The concept of new and emerging provider fraud trends doesn’t only apply to recent medical providers showing up on your radar. Even if you’ve historically worked suspect provider cases, successfully mitigated exposure, and set up safeguards to address the issues you uncovered, you still must monitor those providers going forward.
Some suspect medical providers you’ve successfully identified in the past may find other ways to make up for the dollars you stopped. I recommend monitoring your exposures to previously investigated providers at least once every 6-12 months.
To illustrate the importance of this practice, let’s examine a real provider example. The dollars in the case are real. For publication purposes, the provider’s name has been fictionalized. (Check out part one of this blog series to see the importance of handling low-exposure provider cases.)
The ‘sneak and peek’ scheme
For six years, between June 2013 and July 2019, Dr. Bone Breaker’s suspected fraud, waste, and abuse (FWA) dollars billed took an interesting course. In 2013, his billing was limited to just one threat, but it was significant—a $2,110,452 exposure. Effectively, Dr. Breaker was a major outlier for the unusually high number of visits he was billing per patient.
It appears that the SIU handled this threat well because his billings dropped dramatically. When Dr. Breaker reappeared on the radar two years later in 2015, the single, significant billing threat from 2013 was gone, but eight new smaller ones emerged. His new FWA exposure was $409,383 (a 135 percent difference from the prior level).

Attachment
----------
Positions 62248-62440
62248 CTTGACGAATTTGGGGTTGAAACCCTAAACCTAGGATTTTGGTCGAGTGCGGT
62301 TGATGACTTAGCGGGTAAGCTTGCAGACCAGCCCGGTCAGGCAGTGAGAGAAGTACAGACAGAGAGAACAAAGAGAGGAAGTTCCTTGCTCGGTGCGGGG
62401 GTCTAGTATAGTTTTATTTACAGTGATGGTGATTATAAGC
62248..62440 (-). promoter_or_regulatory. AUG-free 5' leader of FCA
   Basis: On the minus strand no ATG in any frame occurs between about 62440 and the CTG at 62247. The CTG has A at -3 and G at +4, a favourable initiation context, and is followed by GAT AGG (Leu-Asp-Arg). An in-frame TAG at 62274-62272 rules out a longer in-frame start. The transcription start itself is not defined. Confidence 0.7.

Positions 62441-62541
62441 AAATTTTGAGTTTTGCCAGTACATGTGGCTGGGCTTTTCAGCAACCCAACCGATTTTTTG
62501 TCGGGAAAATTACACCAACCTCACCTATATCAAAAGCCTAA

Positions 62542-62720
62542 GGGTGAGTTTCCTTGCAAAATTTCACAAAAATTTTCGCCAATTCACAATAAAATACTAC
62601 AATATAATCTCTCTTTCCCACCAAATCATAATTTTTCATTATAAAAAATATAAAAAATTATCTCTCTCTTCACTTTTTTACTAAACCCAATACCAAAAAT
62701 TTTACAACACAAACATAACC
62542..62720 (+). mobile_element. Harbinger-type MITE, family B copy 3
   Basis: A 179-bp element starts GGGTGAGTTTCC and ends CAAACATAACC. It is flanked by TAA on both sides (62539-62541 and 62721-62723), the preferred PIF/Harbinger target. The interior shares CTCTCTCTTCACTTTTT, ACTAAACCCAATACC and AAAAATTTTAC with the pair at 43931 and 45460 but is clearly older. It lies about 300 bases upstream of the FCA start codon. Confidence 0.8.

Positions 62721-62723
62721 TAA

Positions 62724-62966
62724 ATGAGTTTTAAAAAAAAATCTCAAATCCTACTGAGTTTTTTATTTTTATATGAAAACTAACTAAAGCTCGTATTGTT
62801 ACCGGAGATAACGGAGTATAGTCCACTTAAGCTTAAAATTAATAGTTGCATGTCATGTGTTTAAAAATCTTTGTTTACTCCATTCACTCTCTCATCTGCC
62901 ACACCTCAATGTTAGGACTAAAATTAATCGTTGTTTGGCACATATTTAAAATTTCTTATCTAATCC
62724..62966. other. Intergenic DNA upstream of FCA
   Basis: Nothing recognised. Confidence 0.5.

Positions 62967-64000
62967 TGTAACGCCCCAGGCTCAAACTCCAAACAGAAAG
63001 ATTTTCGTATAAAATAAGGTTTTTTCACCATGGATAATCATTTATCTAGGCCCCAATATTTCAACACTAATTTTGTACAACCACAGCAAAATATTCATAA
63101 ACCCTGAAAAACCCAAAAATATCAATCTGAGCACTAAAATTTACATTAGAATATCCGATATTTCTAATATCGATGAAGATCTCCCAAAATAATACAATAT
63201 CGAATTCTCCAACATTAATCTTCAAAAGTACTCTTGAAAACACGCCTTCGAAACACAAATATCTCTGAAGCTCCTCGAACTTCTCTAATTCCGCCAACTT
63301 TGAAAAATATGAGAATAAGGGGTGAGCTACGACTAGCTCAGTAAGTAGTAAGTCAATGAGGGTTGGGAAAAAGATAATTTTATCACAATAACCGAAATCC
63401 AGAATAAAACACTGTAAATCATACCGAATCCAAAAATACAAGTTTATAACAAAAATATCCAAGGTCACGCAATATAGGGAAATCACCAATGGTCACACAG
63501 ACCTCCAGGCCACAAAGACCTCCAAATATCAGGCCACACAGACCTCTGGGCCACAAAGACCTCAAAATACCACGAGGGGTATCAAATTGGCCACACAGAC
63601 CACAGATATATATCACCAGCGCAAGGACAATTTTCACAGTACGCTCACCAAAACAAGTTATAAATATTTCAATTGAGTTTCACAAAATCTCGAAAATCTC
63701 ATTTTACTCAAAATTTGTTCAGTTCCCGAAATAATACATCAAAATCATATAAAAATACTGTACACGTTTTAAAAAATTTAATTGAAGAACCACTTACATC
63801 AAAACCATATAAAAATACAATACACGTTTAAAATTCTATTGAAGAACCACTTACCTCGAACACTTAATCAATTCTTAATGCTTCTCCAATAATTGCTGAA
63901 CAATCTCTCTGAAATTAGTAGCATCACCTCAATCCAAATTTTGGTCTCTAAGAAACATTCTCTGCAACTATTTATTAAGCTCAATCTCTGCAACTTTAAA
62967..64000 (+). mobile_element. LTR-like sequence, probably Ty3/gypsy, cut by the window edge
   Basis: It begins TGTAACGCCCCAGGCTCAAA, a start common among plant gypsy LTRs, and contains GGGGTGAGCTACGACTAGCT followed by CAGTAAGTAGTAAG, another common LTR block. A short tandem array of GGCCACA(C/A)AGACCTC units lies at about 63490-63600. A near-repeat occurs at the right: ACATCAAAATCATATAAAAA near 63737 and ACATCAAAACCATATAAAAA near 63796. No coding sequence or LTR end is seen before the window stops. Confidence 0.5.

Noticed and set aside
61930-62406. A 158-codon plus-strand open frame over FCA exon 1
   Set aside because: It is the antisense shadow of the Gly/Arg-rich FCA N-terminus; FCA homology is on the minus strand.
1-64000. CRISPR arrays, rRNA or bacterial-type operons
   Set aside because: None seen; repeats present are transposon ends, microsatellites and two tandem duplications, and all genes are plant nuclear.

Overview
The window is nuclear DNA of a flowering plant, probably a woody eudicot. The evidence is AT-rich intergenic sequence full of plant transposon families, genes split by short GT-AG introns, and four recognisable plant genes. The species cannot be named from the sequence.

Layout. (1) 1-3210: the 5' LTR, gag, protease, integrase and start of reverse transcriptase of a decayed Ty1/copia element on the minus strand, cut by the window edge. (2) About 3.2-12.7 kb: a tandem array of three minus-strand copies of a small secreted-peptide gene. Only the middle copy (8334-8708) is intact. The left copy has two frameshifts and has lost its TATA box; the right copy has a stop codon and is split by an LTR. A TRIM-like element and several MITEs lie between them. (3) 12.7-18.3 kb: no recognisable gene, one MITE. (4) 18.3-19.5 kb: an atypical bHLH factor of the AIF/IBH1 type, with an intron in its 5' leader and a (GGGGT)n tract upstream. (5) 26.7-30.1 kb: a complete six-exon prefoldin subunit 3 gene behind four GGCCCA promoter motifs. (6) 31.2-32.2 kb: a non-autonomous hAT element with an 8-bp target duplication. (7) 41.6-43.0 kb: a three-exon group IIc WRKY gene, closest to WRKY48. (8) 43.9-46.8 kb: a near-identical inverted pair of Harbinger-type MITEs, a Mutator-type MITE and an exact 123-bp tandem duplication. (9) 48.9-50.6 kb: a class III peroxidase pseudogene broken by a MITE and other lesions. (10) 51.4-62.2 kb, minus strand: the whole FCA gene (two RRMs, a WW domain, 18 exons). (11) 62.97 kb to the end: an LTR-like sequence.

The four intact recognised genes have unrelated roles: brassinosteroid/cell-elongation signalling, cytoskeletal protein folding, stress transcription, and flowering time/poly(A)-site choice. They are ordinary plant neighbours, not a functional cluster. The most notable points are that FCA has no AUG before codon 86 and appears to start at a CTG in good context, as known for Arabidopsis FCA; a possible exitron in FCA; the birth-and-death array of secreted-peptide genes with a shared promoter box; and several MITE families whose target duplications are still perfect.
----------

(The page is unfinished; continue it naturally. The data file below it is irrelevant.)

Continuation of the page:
This time, Dr. Breaker was engaged in template treatment, billing for more hours than reasonable in a single day, billing a higher rate of chiropractic manipulation treatments than would be expected, and billing questionable mechanical traction treatments, to name a few.
I refer to the type of emerging trend Dr. Breaker employed as “Sneaking and Peeking.” With this scheme, the suspect provider attempts to sneak in some new billing threats, then peeks (sits back, waits, and watches) to see how – if at all – the insurer reacts to the new schemes.
Regarding Dr. Breaker’s 2015 billing threats, it doesn’t appear that much SIU detection or reaction occurred. When 2019 rolled around, Dr. Breaker’s billing threat exposure had grown from $409,383 to more than $1.7 million. His threats included seven of the eight from 2015’s billings, and to round out the eight, he reinstituted the original billing threat he used in 2013.
Keeping an eye on questionable providers
Using the example of Dr. Breaker, we can see how his billing threat behaviors started and stopped then, after a period of being careful, he tested the waters again. With no appreciable abatement of his emerging (or re-emerging) billing practices, he was emboldened to continue raking in the money. Over time, he generated a 329 percent increase in his FWA billing from 2015.
By re-examining exposures to medical providers you have successfully worked in the past, you keep your awareness alive. You may find that some of those providers are still hitting you, just from different angles now. This is especially true of providers who live a lifestyle based on the FWA dollars they rake in.
Never forget: for professional fraudsters to maintain their standards of living, they must find new and further ways to replace losses experienced from past SIU interventions. Creating and maintaining a provider monitoring protocol is a critical component in detecting new and emerging provider fraud trends.